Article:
What is Addison disease?

It is also known as primary adrenal insufficiency, wherein cortisol (with/without aldosterone) production is insufficient from the adrenal cortex. Hence, production of ACTH from the pituitary gland increases.

What are the symptoms of Addison disease?

Nausea, vomiting, anorexia, weight loss, hyperpigmentation of skin and mucosa, hypotension (low BP), hyponatremia (low Na), hyperkalemia (high K), hypoglycemia (low glucose). The symptoms are aggravated by illness/stress.

How to diagnose Addison disease?

In the presence of symptoms, low Na and high are sufficient for the diagnosis. Blood test to check ACTH and Cortisol levels can be required to confirm diagnosis in some doubtful cases. ACTH level has to be at least 2 times elevated then the upper limit of normal range. Cortisol level can be within the normal range (in the initial stages) because of an increased ACTH level (which stimulates cortisol production). Other investigations that may help in the diagnosis are high PRA (plasma renin activity) and low Aldosterone level. CT scan for the adrenal gland may be required to find out the etiology in acquired cases.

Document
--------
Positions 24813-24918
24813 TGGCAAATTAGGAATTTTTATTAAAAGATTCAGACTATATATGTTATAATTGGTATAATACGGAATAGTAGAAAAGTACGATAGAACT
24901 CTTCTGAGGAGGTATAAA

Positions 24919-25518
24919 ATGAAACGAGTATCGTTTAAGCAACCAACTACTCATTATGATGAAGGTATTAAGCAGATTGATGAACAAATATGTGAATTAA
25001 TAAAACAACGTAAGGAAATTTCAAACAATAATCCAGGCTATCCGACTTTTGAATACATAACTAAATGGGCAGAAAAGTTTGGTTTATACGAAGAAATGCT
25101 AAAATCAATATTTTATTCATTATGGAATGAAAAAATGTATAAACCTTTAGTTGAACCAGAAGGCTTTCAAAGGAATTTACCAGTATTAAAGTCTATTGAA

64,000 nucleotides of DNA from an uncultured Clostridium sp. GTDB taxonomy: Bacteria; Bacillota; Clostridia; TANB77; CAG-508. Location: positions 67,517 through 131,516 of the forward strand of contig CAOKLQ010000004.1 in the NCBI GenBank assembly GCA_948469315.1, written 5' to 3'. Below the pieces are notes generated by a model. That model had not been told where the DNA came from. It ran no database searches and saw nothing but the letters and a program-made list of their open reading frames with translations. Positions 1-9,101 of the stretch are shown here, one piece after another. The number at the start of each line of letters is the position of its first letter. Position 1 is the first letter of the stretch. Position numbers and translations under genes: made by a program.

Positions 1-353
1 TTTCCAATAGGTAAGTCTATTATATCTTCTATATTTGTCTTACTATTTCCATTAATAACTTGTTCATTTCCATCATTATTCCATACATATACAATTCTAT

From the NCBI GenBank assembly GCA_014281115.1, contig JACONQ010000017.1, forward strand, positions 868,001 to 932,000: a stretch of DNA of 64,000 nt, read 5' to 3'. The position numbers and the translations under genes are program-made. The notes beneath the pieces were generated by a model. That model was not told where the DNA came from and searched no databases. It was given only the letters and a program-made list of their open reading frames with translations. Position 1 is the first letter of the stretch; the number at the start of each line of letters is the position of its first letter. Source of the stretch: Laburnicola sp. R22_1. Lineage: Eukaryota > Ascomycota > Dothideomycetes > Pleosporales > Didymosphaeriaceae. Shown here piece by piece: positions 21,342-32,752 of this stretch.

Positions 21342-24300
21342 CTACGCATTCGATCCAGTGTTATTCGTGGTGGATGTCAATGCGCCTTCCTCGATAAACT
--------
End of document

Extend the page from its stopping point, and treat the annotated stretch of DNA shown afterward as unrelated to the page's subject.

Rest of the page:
What are the causes of Addison disease?

Hereditary causes:

(a) Congenital adrenal hyperplasia (21 hydroxylase deficiency, 11 beta hydroxylase deficiency, 3 beta hydroxysteroid dehydratase deficiency, StAR deficiency, side chain cleavage enzyme deficiency, etc.) – most common cause

(b) Congenital adrenal hypoplasia (DAX 1 gene mutation, SF1 gene mutation, IMAGE syndrome, etc.)

(c) ACTH resistance syndromes (AAA syndrome, Familial glucocorticoid deficiency-FGD type 1, 2 and 3)

(d) X-linked Adrenoleukodystrophy (ALD)

Acquired causes:

(a) Autoimmune, isolated, as a part of polyglandular syndromes (APS 1 & 2) – most common cause in developed world

(b) Infections (e.g., Tuberculosis, histoplasmosis, etc.) – most common cause in developing world

(c) Infiltrative lesions (metastasis, lymphoma, etc.)

(d) Post surgical (bilateral adrenalectomy)

(e) Adrenal hemorrhage